5.3.1 Case Study I-An Oscillator ......................................................... 89
5.3.2 Case Study II-An Integrated Circuit ........................................... 94
5.4 Random Vibration Analysis of the Analytical Model ........................... 98
5.4.1 Transmission of Random Vibration............................................ 99

ix

5.5 Validation of the Model ....................................................................... 103


6. SUMMARY AND CONCLUSIONS............................................................. 108
6.1 Finite Element Modeling ..................................................................... 108
6.2 Experimental Study.............................................................................. 109
6.3 Analytical Model ................................................................................. 110
6.4 Design Guidelines................................................................................ 112
6.5 Suggestions for Future Research ......................................................... 113
REFERENCES......................................................................................................... 114

LIST OF TABLES

Table 1. PCB laminate materials and common applications [4].................................. 3


Table 2. Electronic box dimensions ........................................................................... 25
Table 3. First two natural frequencies of the base ..................................................... 26
Table 4. First two natural frequencies of the box with front cover............................ 28
Table 5. Natural frequencies of the box with its covers............................................. 30
Table 6. PCB dimensions........................................................................................... 34
Table 7. PCB dimensions-without connectors ........................................................... 39
Table 8. Natural frequencies of the actual and assumed models ............................... 40
Table 9. First mode comparison with real and assumed configurations .................... 41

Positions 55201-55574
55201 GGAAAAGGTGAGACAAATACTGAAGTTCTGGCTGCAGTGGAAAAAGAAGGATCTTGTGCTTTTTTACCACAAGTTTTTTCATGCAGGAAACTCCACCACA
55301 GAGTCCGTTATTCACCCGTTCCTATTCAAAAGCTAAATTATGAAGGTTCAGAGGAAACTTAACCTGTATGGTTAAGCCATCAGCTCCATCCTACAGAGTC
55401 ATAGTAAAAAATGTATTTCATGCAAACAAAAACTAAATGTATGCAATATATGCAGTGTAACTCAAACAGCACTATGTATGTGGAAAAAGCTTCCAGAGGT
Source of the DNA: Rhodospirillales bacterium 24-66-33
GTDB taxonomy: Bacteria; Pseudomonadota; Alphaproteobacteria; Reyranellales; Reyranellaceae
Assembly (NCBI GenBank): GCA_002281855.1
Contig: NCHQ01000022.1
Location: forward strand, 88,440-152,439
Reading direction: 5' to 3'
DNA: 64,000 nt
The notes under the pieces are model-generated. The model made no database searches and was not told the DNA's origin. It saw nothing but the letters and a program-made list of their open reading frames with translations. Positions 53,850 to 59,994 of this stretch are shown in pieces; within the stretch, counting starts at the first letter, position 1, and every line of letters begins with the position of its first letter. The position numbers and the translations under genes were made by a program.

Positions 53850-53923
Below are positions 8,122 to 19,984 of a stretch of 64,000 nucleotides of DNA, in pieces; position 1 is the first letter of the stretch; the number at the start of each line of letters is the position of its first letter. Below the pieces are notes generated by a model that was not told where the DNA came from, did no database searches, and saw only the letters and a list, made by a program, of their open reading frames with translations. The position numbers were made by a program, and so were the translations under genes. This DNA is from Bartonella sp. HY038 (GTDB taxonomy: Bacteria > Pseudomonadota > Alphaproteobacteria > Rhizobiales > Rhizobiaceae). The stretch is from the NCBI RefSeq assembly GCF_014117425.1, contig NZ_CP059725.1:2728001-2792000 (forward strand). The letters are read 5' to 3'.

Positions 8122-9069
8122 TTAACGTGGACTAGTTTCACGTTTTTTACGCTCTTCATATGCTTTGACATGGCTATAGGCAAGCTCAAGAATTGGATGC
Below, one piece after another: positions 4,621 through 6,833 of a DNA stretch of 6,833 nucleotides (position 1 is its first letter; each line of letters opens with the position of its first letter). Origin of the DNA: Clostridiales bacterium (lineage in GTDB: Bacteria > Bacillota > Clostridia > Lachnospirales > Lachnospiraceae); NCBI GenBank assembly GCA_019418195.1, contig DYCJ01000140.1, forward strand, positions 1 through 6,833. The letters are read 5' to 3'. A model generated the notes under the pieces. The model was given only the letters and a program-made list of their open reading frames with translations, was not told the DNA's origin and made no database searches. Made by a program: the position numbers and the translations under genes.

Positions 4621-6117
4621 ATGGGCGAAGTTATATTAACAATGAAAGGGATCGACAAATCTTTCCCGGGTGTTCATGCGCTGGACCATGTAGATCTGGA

Table 10. Second mode comparison with real and assumed configurations.............. 42
Table 11. Component masses..................................................................................... 45
Table 12. Natural frequencies and mode shapes of component added PCB.............. 46
Table 13. Natural frequencies of the PCB and box assembly.................................... 49
Table 14. First natural frequencies of PCB configurations........................................ 51
Table 15. Natural frequencies and mode shapes of electronic assembly with different
component modeling approaches............................................................................... 52
Table 16. Transmissibility of the fixture at natural frequencies ................................ 58
Table 17. Summary of sine sweep testing conditions ................................................ 58
Table 18. Summary of sine sweep testing configurations.......................................... 59
Table 19. Transmissibility of the top cover at natural frequencies - Experiment 4 ... 66
Table 20. Transmissibility of the largest component -Experiment 5 ......................... 67
Table 21. Transmissibility of component and PCB at natural frequenciesExperiment 6 .............................................................................................................. 70
Table 22. Natural frequencies and mode shapes of the test item with different
component modeling approaches............................................................................... 72
Table 23. PCB dimensions......................................................................................... 80
Table 24. Material properties of PCB laminas........................................................... 80

xi

Table 25. First natural frequency and vibration parameter of PCB with fixed edges 83
Table 26. The equivalent stiffness, equivalent mass and first natural frequency of
PCB with simply supported edges ............................................................................. 87
Table 27. Analytical and finite element solution comparison of PCB natural
frequencies ................................................................................................................. 88
Table 28. Oscillator properties................................................................................... 90
Table 29. Oscillator properties................................................................................... 90
Table 30. Natural frequency values for integrated circuit.......................................... 92
Table 31. Natural frequency values for oscillator and PCB system .......................... 93
Table 32. First natural frequency values for integrated circuit and PCB system
obtained by lumped mass model ................................................................................ 93
Table 33. Lead wire properties................................................................................... 95